Musk’s Master Plan has solar for everyone, but investors aren’t buying the dream — yet

The Tesla “Master Plan Part Deux” published tonight by founder Elon Musk proposes numerous major projects, but perhaps the most far-reaching of them all is the plan to put solar panels on every house and a battery in every garage. And to do that, he not-so-subtly hints, Tesla and SolarCity will need to be more than friends.

“We need to combine and break down the barriers inherent to being separate companies,” Musk wrote. “That they are separate at all, despite similar origins and pursuit of the same overarching goal of sustainable energy, is largely an accident of history.”

That rather overstates it, of course, and he largely undercuts that position with the next sentence, which implies that both companies are only just now arriving at a position to work with one another.

All the same, it’s clearly a plea to the shareholders and investors who are skeptical of the financial alchemy by which combining two debts will produce a profit. They may not see as far as Musk does, but his long-distance vision seems to blind him to the difficulties right under his nose. What he and the others at Tesla have built is remarkable, but he only sees it as the beginning of a much longer journey, and there are plenty of people who’d like to get off — or at least take a breather.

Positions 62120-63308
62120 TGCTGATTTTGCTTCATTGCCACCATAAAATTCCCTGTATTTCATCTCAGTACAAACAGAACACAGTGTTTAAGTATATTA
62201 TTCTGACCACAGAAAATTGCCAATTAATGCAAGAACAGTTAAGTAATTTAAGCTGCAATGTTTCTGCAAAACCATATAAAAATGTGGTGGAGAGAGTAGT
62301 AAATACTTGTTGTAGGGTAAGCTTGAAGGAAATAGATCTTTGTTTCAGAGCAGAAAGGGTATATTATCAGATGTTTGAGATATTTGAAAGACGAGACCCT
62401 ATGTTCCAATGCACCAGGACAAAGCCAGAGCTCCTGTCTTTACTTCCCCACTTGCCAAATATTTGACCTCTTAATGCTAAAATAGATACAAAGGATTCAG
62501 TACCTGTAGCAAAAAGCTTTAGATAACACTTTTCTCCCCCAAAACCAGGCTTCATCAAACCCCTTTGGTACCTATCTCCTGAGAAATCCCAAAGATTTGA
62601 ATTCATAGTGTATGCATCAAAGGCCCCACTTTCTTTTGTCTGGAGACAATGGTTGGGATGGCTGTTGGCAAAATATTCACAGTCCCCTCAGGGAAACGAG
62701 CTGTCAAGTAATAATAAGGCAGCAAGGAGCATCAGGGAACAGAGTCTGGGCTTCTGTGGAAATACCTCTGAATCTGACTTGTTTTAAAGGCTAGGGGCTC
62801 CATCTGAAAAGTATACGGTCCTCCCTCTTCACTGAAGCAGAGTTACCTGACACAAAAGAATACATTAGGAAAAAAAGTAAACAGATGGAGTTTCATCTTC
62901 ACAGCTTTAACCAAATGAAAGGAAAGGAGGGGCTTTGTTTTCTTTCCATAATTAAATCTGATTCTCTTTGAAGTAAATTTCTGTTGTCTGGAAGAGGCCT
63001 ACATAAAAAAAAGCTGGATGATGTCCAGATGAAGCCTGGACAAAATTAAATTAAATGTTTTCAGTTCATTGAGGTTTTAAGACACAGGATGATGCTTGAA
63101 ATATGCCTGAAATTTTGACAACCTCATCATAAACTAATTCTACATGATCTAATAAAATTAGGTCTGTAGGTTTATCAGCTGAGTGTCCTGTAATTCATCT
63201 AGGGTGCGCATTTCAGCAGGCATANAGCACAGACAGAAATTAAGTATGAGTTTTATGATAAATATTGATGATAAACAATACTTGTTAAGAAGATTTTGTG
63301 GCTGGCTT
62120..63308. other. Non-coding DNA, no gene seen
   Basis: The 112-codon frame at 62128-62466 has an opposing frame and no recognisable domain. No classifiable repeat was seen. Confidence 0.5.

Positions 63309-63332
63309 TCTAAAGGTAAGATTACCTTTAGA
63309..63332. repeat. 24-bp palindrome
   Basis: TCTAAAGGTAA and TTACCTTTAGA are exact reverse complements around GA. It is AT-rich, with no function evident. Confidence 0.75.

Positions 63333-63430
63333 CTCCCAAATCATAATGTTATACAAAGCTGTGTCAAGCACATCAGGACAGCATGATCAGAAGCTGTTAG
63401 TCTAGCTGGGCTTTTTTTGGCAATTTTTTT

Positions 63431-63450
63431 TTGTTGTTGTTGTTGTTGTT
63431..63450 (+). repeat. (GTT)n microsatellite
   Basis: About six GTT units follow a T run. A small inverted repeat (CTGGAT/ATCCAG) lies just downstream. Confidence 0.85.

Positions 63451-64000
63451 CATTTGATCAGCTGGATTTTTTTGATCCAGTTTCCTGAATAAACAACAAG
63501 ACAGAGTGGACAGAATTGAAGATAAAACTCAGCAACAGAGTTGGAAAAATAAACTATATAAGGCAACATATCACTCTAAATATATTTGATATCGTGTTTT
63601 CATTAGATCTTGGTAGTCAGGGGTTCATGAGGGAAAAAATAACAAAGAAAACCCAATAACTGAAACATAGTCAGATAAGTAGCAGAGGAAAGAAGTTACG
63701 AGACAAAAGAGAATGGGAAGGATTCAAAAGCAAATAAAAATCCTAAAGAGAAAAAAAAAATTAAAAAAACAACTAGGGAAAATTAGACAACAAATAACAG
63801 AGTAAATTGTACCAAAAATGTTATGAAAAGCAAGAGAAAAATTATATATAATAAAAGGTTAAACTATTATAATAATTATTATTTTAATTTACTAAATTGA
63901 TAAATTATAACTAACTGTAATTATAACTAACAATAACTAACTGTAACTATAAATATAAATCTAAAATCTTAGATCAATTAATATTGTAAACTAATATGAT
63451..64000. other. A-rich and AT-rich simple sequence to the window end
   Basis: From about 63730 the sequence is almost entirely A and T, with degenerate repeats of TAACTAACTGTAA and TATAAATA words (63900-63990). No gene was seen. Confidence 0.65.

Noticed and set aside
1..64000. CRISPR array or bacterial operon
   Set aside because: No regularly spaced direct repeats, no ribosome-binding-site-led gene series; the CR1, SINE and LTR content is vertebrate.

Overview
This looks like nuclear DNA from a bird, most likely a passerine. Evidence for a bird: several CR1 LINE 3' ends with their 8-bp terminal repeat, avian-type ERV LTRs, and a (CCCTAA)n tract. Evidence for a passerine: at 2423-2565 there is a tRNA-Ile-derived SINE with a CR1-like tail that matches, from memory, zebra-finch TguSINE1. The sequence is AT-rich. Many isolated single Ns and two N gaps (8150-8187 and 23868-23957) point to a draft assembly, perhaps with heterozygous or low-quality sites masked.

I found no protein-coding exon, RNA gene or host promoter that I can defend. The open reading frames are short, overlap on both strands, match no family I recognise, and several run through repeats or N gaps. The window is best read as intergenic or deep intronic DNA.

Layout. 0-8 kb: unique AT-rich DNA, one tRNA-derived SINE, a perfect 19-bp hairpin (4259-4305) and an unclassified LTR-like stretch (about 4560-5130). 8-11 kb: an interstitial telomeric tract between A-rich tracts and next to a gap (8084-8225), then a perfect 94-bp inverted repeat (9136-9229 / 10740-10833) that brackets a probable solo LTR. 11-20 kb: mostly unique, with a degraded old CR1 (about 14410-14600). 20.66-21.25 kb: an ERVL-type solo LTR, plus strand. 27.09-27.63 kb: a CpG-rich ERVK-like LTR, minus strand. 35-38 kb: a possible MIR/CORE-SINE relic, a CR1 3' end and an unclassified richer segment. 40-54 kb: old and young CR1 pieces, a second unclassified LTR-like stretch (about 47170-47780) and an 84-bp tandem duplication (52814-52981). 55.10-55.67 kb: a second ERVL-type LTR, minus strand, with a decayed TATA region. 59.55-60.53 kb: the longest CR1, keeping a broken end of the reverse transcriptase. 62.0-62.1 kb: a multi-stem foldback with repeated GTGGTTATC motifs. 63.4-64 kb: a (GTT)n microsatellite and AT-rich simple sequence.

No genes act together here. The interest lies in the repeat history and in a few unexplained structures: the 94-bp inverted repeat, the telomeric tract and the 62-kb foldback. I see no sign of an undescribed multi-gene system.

Even the ones who share Musk’s faith must surely want a few more specifics when it comes to next steps. I mean, here’s his pitch:

“Create a smoothly integrated and beautiful solar-roof-with-battery product that just works, empowering the individual as their own utility, and then scale that throughout the world. One ordering experience, one installation, one service contact, one phone app.”

Sounds great, except each single aspect of that so-called plan is more than enough to fill any sane company’s plate! It’s an admirable goal, of course, and I don’t doubt the companies are capable of bringing it off in time. But it doesn’t make much of a case for the proposed acquisition — here, today. (Of course a more detailed plan has surely circulated internally, but if it were much more fleshed out than this, Musk is the type to say so.)

Not everyone moves at the speed of Musk, which is no doubt endlessly frustrating to him. But his numerous and glittering successes should comfort him in his frustration. It’s unlikely that anything he has built will go to waste (the Hyperloop, perhaps, but mostly because he didn’t build it), but he’ll need to do more than dream out loud if he wants Tesla’s weary backers to follow his lead.